Packing winds up to 225 kilometres per hour, the most powerful Atlantic hurricane in a decade was expected to make landfall north of West Palm Beach early Friday after killing nearly 300 people in Haiti, according to the BBC.
Two million residents of Florida, Georgia, and South Carolina were ordered to evacuate ahead of Hurricane Matthew, and President Barack Obama declared states of emergency in Florida and South Carolina. The storm surge was expected to “wash over coastal communities along an 800-kilometre stretch from South Florida to the Charleston, SC area,” AP reports.
[UPDATE, 7:37 AM EDT, October 7: Matthew has weakened to a Category 3 storm, the Washington Post is reporting this morning, but states of emergencies have still been declared in three U.S. states and mass evacuations are under way.]
In Haiti, meanwhile, 30,000 homes were destroyed in Sud province, while the city of Jeremie lost 80% of its buildings. “Most of the fatalities in Haiti were in towns and fishing villages around the southern coast, with many killed by falling trees, flying debris, and swollen rivers,” BBCnotes.
“This storm’s a monster,” warned Florida Governor Rick Scott, who leads a government that has banned official use of the terms “climate change” and “global warming”.
“The storm has already killed people,” he added. “We should expect the same impact in Florida.”
In anticipation of the storm, South Carolina reversed inbound lanes on its interstate highways to create one-way escape routes, airlines cancelled more than 3,000 flights, and Amtrak suspended train service between Miami and New York.
Already, he Washington Post reports that Matthew “has shattered records from rapid intensification to longevity, and it has the potential to end a decade-long lull in major hurricane landfalls.” It grew from a Category 1 to a Category 5 storm by gaining 80 miles per hour in just 24 hours, achieving the third-most rapid intensification on record after Hurricanes Wilma in 2005 and Felix in 2007.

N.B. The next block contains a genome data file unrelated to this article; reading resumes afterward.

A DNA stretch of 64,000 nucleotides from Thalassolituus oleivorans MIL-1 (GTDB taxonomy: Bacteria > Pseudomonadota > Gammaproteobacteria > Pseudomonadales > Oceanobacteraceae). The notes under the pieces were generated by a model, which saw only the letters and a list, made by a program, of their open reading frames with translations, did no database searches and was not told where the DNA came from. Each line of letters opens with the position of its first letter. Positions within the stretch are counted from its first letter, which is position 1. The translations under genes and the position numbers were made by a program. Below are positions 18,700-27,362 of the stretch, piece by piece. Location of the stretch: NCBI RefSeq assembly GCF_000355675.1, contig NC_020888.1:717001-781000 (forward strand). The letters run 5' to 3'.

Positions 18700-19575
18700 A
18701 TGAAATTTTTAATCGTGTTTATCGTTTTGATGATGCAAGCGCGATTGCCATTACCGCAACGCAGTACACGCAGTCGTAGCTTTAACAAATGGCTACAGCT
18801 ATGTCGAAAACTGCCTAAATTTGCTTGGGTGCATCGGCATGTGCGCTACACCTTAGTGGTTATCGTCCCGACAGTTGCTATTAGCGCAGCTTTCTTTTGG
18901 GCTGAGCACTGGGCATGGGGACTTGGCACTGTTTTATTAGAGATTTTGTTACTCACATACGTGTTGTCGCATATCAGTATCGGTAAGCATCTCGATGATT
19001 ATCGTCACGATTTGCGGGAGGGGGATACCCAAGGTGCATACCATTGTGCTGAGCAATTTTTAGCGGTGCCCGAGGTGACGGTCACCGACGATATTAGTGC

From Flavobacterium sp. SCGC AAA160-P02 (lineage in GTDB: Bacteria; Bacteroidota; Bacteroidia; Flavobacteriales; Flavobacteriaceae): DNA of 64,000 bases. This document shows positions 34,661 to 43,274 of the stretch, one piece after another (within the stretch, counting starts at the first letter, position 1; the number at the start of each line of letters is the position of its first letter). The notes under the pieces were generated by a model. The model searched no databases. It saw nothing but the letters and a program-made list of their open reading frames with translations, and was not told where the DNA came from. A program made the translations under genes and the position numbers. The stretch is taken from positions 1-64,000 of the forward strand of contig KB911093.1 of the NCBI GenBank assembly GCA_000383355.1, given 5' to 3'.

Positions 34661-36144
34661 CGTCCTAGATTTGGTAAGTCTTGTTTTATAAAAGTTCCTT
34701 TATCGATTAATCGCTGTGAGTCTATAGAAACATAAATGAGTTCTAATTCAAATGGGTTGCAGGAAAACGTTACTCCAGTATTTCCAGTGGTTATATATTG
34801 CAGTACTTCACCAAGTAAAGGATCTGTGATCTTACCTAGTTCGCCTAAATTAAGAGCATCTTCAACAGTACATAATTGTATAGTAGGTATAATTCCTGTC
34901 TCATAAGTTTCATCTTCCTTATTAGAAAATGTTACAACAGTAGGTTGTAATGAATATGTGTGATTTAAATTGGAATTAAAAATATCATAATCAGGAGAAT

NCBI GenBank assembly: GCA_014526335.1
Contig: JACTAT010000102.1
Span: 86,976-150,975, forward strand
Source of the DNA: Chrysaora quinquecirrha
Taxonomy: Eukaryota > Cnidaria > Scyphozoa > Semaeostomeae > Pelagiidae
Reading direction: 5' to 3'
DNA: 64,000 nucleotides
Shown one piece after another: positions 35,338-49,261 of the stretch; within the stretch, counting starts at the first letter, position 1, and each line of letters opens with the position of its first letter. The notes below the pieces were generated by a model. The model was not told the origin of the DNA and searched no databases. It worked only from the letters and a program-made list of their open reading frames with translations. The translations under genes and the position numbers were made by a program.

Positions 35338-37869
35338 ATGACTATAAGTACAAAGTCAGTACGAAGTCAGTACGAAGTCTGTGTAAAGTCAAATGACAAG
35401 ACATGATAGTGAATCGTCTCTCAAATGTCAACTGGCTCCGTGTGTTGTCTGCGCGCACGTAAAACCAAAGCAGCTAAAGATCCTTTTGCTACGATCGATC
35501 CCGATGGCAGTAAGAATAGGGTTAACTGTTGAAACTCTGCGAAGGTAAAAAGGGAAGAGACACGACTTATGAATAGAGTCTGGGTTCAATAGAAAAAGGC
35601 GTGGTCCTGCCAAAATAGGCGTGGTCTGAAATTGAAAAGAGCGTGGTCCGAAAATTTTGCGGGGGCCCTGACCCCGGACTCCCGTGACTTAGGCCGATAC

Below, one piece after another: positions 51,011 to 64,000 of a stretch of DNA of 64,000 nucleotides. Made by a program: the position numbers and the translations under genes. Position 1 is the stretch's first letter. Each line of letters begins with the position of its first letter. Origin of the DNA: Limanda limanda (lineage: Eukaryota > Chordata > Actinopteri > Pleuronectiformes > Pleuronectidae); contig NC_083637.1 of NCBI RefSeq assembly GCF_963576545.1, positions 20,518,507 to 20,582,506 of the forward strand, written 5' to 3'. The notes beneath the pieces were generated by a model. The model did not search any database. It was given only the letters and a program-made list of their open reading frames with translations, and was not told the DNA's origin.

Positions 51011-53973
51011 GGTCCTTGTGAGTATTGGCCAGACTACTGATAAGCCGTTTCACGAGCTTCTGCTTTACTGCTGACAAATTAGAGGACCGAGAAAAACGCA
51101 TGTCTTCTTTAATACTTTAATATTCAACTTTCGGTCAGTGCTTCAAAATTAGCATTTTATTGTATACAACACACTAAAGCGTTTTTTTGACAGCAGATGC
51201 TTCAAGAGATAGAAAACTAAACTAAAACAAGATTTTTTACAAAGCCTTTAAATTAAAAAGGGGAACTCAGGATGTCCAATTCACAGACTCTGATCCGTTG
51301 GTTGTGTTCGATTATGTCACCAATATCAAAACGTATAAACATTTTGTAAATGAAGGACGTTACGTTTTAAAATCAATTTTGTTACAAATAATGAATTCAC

It was the longest-lived Category 4-5 hurricane in the eastern Caribbean, the longest-lived Category 3-5 hurricane anywhere since Hurricane Ivan in 2004, and at 102 hours, the longest-lasting October hurricane ever for the Atlantic basin.
The sheer brutality of the storm didn’t stop U.S. shock radio host Rush Limbaugh from declaring it a liberal plot.
“It’s in the interest of the left to have destructive hurricanes because then they can blame it on climate change, which they can desperately continue trying to sell,” he told his radio audience. Limbaugh accused the U.S. National Hurricane Center of “playing games” with its forecasts to “cause false alarms and scare people into believing in climate change,”Huffington Post reports.
But a round-up of recent coverage on hurricanes and storms points to the connection between climate change and severe weather. “Theory and computer models show that the incidence of the strongest hurricanes—those that come closest to achieving their potential intensity—will increase as the climate warms, and there is some indication that this is happening,” said MIT meteorologist Kerry Emanuel.
Keith Krumwiede, associate professor of architecture at the New Jersey Institute of Technology, added that climate impacts will dictate a change in development patterns. “Changing course will require a reassessment of risks as they relate not only to how but also to where we build,” he said. “In our larger, more densely populated regions and cities, massive storm protection projects are both necessary and economically viable, but in many places we would be much better served to move out of harm’s way.” (h/t to Salon.com for pointing us to the round-up on The Conversation)